Basis of kernel(T) where T is a linear transformation

**Problem:**

I can't find answer to a problem. The problem is like this:

Find the basis for where is a linear transformation.

Suppose

**Part of Solution:**

The problem is solved like this:

The reduced row echelon form of augmented matrix is:

So the solutions are:

**My question:**

How do you find the basis for now because ?

Re: Basis of kernel(T) where T is a linear transformation

Quote:

Originally Posted by

**x3bnm** **Problem:**
I can't find answer to a problem. The problem is like this:

Find the basis for

where

is a linear transformation.

Suppose

**Part of Solution:**
The problem is solved like this:

The reduced row echelon form of augmented matrix

is:

So the solutions are:

**My question:**
How do you find the basis for

now?

You need to make your vectors the columns and not the rows!!

Your proceedure is correct but you have used the wrong matrix.

Re: Basis of kernel(T) where T is a linear transformation

But you are still going to get the same thing: T(x, y, z)= (x+ 2y, y+ 2z, z+ 2x)= (0, 0, 0). That is, we must have x+ 2y= 0, y+ 2z= 0, and z+ 2x= 0. From the first equation, x= -2y. From the second, y= -2z so x= -2(-2z)= 4z. But from the third equation z= -2x so that x= 4(-2x)= -8x which is only satified for x= 0. Then z= -2x= 0 and y= -2z= 0. The entire kernel is the single 0 vector. That does not have a basis.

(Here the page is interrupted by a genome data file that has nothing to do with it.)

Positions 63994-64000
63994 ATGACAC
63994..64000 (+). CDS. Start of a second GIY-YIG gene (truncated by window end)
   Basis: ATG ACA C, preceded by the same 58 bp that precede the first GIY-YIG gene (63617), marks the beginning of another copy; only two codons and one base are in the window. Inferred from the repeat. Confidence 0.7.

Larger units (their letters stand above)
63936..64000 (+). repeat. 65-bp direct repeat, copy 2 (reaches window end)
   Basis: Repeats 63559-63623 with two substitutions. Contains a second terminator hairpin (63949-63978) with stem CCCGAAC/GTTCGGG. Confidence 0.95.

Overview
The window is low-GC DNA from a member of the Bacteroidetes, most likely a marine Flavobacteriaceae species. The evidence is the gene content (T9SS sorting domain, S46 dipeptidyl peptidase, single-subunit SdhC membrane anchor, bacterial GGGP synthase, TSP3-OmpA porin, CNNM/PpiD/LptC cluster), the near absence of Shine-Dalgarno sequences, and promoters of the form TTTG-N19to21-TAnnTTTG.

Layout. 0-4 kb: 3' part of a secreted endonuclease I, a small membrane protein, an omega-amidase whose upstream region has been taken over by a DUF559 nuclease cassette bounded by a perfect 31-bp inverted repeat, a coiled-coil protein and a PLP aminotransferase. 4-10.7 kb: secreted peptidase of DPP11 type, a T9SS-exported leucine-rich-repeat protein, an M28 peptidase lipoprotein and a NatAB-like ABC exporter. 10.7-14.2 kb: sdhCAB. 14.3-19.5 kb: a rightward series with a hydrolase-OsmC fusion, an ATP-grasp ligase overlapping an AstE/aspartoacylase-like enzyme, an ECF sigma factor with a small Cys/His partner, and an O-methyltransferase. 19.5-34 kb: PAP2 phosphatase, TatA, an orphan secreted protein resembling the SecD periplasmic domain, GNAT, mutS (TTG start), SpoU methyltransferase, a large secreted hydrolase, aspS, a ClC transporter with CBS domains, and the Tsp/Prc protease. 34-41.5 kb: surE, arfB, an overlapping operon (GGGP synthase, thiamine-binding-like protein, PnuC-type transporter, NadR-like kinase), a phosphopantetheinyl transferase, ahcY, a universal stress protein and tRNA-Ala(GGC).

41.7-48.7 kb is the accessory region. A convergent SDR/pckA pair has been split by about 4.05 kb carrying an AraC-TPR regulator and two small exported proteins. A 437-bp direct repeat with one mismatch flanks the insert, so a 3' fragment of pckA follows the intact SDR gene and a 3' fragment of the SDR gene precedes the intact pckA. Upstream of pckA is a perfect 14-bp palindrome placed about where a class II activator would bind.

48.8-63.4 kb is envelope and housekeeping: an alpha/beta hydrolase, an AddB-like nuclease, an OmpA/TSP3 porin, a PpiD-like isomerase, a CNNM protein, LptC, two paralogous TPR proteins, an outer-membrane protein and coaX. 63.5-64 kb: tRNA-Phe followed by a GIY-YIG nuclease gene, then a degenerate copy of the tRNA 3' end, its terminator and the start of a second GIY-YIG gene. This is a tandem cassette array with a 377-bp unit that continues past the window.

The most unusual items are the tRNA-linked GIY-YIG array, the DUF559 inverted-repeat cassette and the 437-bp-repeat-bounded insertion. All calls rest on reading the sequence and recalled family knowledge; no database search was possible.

Re: Basis of kernel(T) where T is a linear transformation

Quote:

Originally Posted by

**TheEmptySet** You need to make your vectors the columns and not the rows!!

Your proceedure is correct but you have used the wrong matrix.

Sorry I didn't understand what you said. Can you kindly explain a little? Sorry about that.

Re: Basis of kernel(T) where T is a linear transformation

Quote:

Originally Posted by

**HallsofIvy** But you are still going to get the same thing: T(x, y, z)= (x+ 2y, y+ 2z, z+ 2x)= (0, 0, 0). That is, we must have x+ 2y= 0, y+ 2z= 0, and z+ 2x= 0. From the first equation, x= -2y. From the second, y= -2z so x= -2(-2z)= 4z. But from the third equation z= -2x so that x= 4(-2x)= -8x which is only satified for x= 0. Then z= -2x= 0 and y= -2z= 0. The entire kernel is the single 0 vector. That does not have a basis.

Thanks HallsofIvy. That makes sense. One quick question.

Can ever be a basis? Is it possible? Is it valid? Again thanks for answering my question.

Re: Basis of kernel(T) where T is a linear transformation

Quote:

Originally Posted by

**x3bnm** Can

ever be a basis? Is it possible? Is it valid? Again thanks for answering my question.

I found the answer.

Physics Forums - View Single Post - a question about (0,0,0) vector

HallsofIvy Thanks again.